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A Decision Made In the Dark

The Tech received a copy of this letter addressed to President Charles M. Vest

As an MIT alumnus and a previous Interfraternity Council president, I must share with you my incredulity and anger at a decision that seems to have been made behind the backs of the entire fraternity, sorority and independent living group system and the alumni of that system.

Clearly, the system and MIT in general has been under an intense amount of scrutiny this year, but until I read your so-called "open letter" (you must have been using this phrase ironically, as it states a policy made in secret), I had much admiration for the way you and your administration had been handling the onslaught of media mis- and disinformation. It seemed to me that you were standing firm on the principle that MIT is a unique place in the U.S. university system, and that MIT students are deserving, by and large, of adult status. Clearly, I was wrong.

The policy of forcing freshmen to live in dormitories indicates that MIT is following the nationwide trend toward returning to en loco parentis. Some have said that this is about allowing students to have more time to make choices, that Orientation causes undue stress, etc. But, MIT by nature is a place that forces students to think and act quickly - you have undoubtedly heard the metaphorical expression that MIT is like taking a drink from a firehose - and the Residence and Orientation Week system as it existed from the 1970s through the 1990s was a good, though of course not perfect, introduction to the realities of MIT.

I would like to know what, precisely, the administration thinks is wrong with the current Orientation process. In this case, I operate according to the old maxim, "If it ain't broke, don't fix it." In my view, Orientation at MIT has worked well, for the vast majority. The last time I checked, the overwhelming majority of MIT students stay in the same place for four years - there is no other school in the country that can make that claim.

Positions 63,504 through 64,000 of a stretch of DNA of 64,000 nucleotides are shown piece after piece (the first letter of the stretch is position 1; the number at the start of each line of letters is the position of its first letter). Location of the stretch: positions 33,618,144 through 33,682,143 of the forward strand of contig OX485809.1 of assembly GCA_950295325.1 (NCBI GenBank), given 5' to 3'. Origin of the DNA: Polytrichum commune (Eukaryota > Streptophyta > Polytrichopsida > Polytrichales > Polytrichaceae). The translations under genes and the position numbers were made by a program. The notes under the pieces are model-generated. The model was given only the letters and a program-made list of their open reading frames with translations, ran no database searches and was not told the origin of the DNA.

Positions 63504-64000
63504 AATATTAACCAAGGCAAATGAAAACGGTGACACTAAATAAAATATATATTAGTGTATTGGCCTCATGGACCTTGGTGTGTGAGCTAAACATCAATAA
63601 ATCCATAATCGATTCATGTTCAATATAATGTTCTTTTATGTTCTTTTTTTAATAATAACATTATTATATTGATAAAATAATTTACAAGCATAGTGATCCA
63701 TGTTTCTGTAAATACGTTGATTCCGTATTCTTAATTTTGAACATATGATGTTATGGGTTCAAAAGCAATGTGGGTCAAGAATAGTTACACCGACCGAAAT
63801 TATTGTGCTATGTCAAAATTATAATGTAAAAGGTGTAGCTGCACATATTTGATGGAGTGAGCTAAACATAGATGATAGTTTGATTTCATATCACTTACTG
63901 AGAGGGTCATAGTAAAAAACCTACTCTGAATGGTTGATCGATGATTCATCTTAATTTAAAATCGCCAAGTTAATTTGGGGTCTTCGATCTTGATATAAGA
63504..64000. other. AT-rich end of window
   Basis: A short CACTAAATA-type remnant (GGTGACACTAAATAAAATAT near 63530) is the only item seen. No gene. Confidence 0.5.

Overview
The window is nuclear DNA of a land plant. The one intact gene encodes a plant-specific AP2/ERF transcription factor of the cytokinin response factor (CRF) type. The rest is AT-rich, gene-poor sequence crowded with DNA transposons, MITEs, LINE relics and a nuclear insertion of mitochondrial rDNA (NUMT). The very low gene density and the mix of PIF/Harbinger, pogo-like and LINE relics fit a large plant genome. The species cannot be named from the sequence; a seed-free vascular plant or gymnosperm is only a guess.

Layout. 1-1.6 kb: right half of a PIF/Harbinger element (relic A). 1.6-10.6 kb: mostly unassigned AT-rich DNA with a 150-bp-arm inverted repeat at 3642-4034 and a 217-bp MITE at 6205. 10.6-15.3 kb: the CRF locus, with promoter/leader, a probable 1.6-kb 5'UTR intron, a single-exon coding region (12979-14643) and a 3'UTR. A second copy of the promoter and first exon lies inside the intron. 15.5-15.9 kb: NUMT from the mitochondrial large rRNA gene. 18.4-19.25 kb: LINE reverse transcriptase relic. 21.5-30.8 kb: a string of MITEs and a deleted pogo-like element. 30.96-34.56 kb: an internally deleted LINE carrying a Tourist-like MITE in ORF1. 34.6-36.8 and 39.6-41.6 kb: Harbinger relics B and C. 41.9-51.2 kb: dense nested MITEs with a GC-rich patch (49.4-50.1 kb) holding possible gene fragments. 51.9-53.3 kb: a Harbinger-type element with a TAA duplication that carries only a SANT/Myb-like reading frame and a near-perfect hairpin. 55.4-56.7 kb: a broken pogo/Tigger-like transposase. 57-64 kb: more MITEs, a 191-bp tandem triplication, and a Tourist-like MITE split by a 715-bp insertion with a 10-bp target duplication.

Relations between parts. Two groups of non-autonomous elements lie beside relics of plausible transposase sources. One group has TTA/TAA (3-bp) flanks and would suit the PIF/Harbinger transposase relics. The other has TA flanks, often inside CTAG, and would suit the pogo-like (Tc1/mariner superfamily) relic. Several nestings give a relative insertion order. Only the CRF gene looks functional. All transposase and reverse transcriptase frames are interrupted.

I have argued, since the days of Dean for Student Affairs Shirley M. McBay, that MIT students adhere to this "low mobility" pattern for two reasons: first, that MIT is a really demanding place, and small group solidarity is crucial to one's psychological stability throughout one's MIT career, especially in year one; and second, that most students are happy with the choices they make.

This is not to suggest that Orientation is perfect. If it were up to me, I would make Orientation longer, if possible. But I think on the whole the system as it existed from the 1970s through the 1990s worked quite well. It was intense, chaotic, and somewhat harsh, as well as exhilarating, challenging, and lots of fun - giving freshmen an accurate capsule portrait of MIT life.

Unfortunately, this new policy means that many of the choices that I and my cohorts had will cease to exist; the FSILG system undoubtedly will contract severely. Assuming that the "low mobility" pattern of MIT students with regard to housing continues, few will make the effort to attempt to join fraternities once they've gotten comfortable with dorm life. MIT will become like everywhere else - with 10-15 percent of the men choosing to go through rush. I predict that 30 percent of the FSILGs will shut their doors within four years, many of these the newer and more innovative ILGs, which are those with less deep-pocketed alumni.

A final point. MIT students are not by and large the most social folks when they get to MIT - fraternities have "forced" them, generally in a very positive sense of the term, to learn how to be social. Naturally, there have been excesses in this regard, and this is in no way intended to exonerate chapters for tragic incidents arising, perhaps, from social pressuring. But, if my memory serves me correctly, if we were to do a tally of substance-related deaths in the past 10 years, there would be an even balance between the dorms and fraternities.

It would be a huge tragedy if the FSILG system, the cornerstone of MIT undergraduate life, were to be undermined by what appears to be administrative fiat. I wonder if MIT students or the IFC or the Alumni IFC got a vote on this?

President Vest, I am sure you do not wish to be remembered as the president who fundamentally changed MIT undergraduate life for the worse, but I fear that twenty years from now, that is how you will be remembered. You can rest assured, as well, that I will make no further donations to MIT if this policy is carried forth.

Jeffrey M. Hornstein '89